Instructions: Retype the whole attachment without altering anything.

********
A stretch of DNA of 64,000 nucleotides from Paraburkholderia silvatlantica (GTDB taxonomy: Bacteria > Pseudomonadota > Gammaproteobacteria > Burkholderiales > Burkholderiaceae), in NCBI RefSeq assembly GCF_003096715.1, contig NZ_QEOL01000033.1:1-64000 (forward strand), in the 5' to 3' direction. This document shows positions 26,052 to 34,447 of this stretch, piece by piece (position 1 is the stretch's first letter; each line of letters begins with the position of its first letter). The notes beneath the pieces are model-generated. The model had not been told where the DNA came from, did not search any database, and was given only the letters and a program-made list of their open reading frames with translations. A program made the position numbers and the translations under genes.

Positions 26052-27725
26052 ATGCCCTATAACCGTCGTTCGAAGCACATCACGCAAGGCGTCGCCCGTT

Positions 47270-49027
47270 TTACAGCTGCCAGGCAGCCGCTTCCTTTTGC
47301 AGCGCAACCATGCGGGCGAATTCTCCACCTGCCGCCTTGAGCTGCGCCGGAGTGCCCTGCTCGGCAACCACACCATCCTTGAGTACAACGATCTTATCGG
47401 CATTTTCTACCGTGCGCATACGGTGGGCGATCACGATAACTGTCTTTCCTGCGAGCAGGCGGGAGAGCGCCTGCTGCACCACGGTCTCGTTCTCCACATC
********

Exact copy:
A stretch of DNA of 64,000 nucleotides from Paraburkholderia silvatlantica (GTDB taxonomy: Bacteria > Pseudomonadota > Gammaproteobacteria > Burkholderiales > Burkholderiaceae), in NCBI RefSeq assembly GCF_003096715.1, contig NZ_QEOL01000033.1:1-64000 (forward strand), in the 5' to 3' direction. This document shows positions 26,052 to 34,447 of this stretch, piece by piece (position 1 is the stretch's first letter; each line of letters begins with the position of its first letter). The notes beneath the pieces are model-generated. The model had not been told where the DNA came from, did not search any database, and was given only the letters and a program-made list of their open reading frames with translations. A program made the position numbers and the translations under genes.

Positions 26052-27725
26052 ATGCCCTATAACCGTCGTTCGAAGCACATCACGCAAGGCGTCGCCCGTT

Positions 47270-49027
47270 TTACAGCTGCCAGGCAGCCGCTTCCTTTTGC
47301 AGCGCAACCATGCGGGCGAATTCTCCACCTGCCGCCTTGAGCTGCGCCGGAGTGCCCTGCTCGGCAACCACACCATCCTTGAGTACAACGATCTTATCGG
47401 CATTTTCTACCGTGCGCATACGGTGGGCGATCACGATAACTGTCTTTCCTGCGAGCAGGCGGGAGAGCGCCTGCTGCACCACGGTCTCGTTCTCCACATC